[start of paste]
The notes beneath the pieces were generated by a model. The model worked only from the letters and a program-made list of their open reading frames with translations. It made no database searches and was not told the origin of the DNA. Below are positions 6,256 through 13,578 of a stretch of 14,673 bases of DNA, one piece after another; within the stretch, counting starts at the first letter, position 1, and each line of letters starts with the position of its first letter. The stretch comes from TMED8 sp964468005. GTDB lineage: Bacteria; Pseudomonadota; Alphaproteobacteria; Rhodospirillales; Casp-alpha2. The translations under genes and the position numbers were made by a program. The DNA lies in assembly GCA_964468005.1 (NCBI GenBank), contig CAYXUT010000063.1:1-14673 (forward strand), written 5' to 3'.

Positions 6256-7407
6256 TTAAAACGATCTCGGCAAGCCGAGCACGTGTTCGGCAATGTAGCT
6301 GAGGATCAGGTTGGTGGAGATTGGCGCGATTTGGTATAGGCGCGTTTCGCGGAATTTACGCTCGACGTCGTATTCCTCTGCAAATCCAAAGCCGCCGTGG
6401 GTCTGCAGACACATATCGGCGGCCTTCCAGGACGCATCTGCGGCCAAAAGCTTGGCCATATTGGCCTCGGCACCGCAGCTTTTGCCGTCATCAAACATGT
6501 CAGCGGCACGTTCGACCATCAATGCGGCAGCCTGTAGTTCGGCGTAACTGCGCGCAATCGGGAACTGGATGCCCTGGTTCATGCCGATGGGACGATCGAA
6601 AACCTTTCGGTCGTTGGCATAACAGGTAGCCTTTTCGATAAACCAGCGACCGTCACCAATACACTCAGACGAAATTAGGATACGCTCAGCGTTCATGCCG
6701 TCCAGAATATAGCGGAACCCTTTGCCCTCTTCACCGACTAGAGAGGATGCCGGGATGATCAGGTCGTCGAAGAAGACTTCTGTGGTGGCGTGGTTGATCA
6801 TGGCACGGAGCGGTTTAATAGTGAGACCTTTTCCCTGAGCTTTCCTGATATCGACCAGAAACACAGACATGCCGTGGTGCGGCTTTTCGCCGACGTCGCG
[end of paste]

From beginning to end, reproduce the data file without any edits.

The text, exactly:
The notes beneath the pieces were generated by a model. The model worked only from the letters and a program-made list of their open reading frames with translations. It made no database searches and was not told the origin of the DNA. Below are positions 6,256 through 13,578 of a stretch of 14,673 bases of DNA, one piece after another; within the stretch, counting starts at the first letter, position 1, and each line of letters starts with the position of its first letter. The stretch comes from TMED8 sp964468005. GTDB lineage: Bacteria; Pseudomonadota; Alphaproteobacteria; Rhodospirillales; Casp-alpha2. The translations under genes and the position numbers were made by a program. The DNA lies in assembly GCA_964468005.1 (NCBI GenBank), contig CAYXUT010000063.1:1-14673 (forward strand), written 5' to 3'.

Positions 6256-7407
6256 TTAAAACGATCTCGGCAAGCCGAGCACGTGTTCGGCAATGTAGCT
6301 GAGGATCAGGTTGGTGGAGATTGGCGCGATTTGGTATAGGCGCGTTTCGCGGAATTTACGCTCGACGTCGTATTCCTCTGCAAATCCAAAGCCGCCGTGG
6401 GTCTGCAGACACATATCGGCGGCCTTCCAGGACGCATCTGCGGCCAAAAGCTTGGCCATATTGGCCTCGGCACCGCAGCTTTTGCCGTCATCAAACATGT
6501 CAGCGGCACGTTCGACCATCAATGCGGCAGCCTGTAGTTCGGCGTAACTGCGCGCAATCGGGAACTGGATGCCCTGGTTCATGCCGATGGGACGATCGAA
6601 AACCTTTCGGTCGTTGGCATAACAGGTAGCCTTTTCGATAAACCAGCGACCGTCACCAATACACTCAGACGAAATTAGGATACGCTCAGCGTTCATGCCG
6701 TCCAGAATATAGCGGAACCCTTTGCCCTCTTCACCGACTAGAGAGGATGCCGGGATGATCAGGTCGTCGAAGAAGACTTCTGTGGTGGCGTGGTTGATCA
6801 TGGCACGGAGCGGTTTAATAGTGAGACCTTTTCCCTGAGCTTTCCTGATATCGACCAGAAACACAGACATGCCGTGGTGCGGCTTTTCGCCGACGTCGCG